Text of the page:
The city’s current Landscape Ordinance doesn’t use a fee-in-lieu structure to discourage unnecessary removals and promote innovative solutions being used in other municipalities in our state and region.
The proposed updates to the city’s fee-in-lieu structure encourage tree protection. Increasing this revenue stream with a strong fee-in-lieu structure will help the city mitigate past, present, and future canopy loss.
Comparable cities, such as Clemson, have fee-in-lieu programs that allow developers to pay a fee instead of replanting. Fees generated allow for tree planting elsewhere in the city. Such programs have been very effective in protecting and planting trees, preventing unnecessary removals, generating “Tree Funds,” mitigating tree loss, and funding arborist positions.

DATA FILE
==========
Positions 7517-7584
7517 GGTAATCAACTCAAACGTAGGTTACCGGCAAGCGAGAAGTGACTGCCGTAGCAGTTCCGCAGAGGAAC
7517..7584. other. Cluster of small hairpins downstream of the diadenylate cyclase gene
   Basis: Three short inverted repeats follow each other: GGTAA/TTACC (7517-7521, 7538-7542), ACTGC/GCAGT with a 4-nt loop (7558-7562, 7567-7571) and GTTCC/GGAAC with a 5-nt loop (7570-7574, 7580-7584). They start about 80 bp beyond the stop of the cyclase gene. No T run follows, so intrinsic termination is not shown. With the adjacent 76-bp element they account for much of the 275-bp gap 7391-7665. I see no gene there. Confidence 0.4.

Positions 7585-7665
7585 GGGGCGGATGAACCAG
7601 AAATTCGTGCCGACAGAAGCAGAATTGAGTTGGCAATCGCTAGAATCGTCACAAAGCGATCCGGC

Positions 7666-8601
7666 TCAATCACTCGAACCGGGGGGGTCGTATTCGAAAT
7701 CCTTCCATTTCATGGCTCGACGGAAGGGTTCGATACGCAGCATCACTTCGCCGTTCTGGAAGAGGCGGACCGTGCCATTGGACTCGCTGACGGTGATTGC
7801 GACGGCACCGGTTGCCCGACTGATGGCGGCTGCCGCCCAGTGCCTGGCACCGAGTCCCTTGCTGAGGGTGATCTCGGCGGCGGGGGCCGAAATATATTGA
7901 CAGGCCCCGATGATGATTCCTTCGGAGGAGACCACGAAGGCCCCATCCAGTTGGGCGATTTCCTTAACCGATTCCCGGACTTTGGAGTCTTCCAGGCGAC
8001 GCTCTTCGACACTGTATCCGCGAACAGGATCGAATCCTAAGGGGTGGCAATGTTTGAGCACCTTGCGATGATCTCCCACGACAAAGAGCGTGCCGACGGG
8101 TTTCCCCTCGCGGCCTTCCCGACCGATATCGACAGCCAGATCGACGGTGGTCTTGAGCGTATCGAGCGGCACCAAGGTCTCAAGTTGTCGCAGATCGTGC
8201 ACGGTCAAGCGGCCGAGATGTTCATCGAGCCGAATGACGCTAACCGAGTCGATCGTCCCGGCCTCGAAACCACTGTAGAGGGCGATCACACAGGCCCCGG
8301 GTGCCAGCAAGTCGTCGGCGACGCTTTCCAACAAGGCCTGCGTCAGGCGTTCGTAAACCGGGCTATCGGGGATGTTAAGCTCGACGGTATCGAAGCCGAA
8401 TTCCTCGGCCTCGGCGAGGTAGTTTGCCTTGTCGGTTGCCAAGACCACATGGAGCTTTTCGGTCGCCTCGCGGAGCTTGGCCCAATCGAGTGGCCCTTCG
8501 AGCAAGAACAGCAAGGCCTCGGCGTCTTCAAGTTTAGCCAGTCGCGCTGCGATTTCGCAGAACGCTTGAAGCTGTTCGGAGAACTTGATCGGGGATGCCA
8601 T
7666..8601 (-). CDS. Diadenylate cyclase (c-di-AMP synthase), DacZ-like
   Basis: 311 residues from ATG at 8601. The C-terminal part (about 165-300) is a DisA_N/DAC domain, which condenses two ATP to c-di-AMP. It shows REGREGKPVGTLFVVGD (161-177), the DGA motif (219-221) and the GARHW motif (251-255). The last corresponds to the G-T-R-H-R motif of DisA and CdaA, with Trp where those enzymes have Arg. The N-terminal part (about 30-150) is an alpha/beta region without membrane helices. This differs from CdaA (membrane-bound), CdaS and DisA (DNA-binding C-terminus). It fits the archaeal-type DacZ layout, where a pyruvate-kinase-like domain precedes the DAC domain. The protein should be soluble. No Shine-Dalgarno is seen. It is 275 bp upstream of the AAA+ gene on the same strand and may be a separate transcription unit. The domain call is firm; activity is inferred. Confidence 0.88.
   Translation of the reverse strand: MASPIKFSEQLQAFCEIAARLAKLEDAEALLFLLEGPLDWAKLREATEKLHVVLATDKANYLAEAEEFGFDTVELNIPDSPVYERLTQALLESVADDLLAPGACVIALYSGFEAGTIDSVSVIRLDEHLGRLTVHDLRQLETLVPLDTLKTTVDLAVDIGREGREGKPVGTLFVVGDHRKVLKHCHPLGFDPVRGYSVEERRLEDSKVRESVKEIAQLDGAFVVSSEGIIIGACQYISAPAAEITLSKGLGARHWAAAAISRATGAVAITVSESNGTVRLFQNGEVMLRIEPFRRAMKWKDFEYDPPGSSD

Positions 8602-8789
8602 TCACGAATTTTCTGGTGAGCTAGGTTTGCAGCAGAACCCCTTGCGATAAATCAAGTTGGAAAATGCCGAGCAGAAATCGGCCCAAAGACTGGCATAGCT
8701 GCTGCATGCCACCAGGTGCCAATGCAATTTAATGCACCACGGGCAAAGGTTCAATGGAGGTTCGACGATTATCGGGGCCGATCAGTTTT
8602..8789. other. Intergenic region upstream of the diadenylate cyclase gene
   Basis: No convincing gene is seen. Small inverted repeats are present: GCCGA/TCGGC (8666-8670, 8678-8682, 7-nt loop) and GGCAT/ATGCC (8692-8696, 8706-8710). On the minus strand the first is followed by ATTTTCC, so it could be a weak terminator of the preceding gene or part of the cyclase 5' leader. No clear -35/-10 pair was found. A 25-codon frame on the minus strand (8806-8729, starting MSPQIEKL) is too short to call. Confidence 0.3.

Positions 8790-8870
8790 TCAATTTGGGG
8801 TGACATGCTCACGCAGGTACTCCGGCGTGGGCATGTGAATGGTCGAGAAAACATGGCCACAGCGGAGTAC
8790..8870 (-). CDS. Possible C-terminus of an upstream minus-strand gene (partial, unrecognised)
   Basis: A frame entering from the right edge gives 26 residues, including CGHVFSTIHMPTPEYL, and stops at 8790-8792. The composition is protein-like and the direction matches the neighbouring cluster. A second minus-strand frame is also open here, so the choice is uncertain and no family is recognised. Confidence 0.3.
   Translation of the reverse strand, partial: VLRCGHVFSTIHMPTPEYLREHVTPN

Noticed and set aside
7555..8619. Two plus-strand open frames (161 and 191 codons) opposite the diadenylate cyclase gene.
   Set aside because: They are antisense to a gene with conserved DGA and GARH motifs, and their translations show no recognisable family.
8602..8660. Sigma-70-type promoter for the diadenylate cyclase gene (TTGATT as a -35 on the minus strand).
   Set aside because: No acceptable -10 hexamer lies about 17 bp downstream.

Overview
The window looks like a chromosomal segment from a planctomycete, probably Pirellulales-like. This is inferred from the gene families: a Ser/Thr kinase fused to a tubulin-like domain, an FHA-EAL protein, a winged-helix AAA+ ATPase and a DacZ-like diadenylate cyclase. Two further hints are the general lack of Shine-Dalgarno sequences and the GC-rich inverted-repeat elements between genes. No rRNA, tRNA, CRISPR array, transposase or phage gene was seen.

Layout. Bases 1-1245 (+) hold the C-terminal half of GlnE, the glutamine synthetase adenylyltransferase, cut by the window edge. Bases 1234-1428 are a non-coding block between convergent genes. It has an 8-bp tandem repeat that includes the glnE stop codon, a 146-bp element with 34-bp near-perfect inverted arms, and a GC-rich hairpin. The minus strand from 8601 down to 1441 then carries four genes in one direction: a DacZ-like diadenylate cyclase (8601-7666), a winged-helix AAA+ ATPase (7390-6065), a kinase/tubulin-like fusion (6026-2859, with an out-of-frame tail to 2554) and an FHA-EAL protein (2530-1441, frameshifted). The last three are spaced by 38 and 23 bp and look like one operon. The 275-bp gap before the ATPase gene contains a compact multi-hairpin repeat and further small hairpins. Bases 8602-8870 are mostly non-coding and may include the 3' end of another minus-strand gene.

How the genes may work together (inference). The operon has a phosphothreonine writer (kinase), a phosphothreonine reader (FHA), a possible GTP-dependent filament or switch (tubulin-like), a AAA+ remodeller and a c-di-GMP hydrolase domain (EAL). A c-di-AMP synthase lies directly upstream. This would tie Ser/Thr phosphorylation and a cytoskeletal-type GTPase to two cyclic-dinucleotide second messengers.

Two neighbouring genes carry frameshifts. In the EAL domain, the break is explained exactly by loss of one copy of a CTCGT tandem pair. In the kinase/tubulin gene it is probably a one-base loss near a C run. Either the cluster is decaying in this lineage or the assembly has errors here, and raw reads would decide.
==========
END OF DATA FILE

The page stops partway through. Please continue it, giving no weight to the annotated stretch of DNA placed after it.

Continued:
Greenville has mentioned using Atlanta as a benchmark. That’s a good city to look at for how to structure a fee-in-lieu program. The Tree Funds generated in Atlanta have very clear percentage designations for funding arborists on city staff and tree plantings.
There’s an opportunity here for Greenville.
Joelle Teachey has served as Executive Director of TreesUpstate for 13 years. She is an ISA Certified Arborist and a SC Certified Landscape Professional. The mission of TreesUpstate is to plant, promote, and protect trees.
Our Land Planning & Policy team will stay involved as the tree ordinance update process moves forward and will keep you informed every step of the way. Click here to receive updates and alerts for Greenville City and County land use planning and policy issues via email.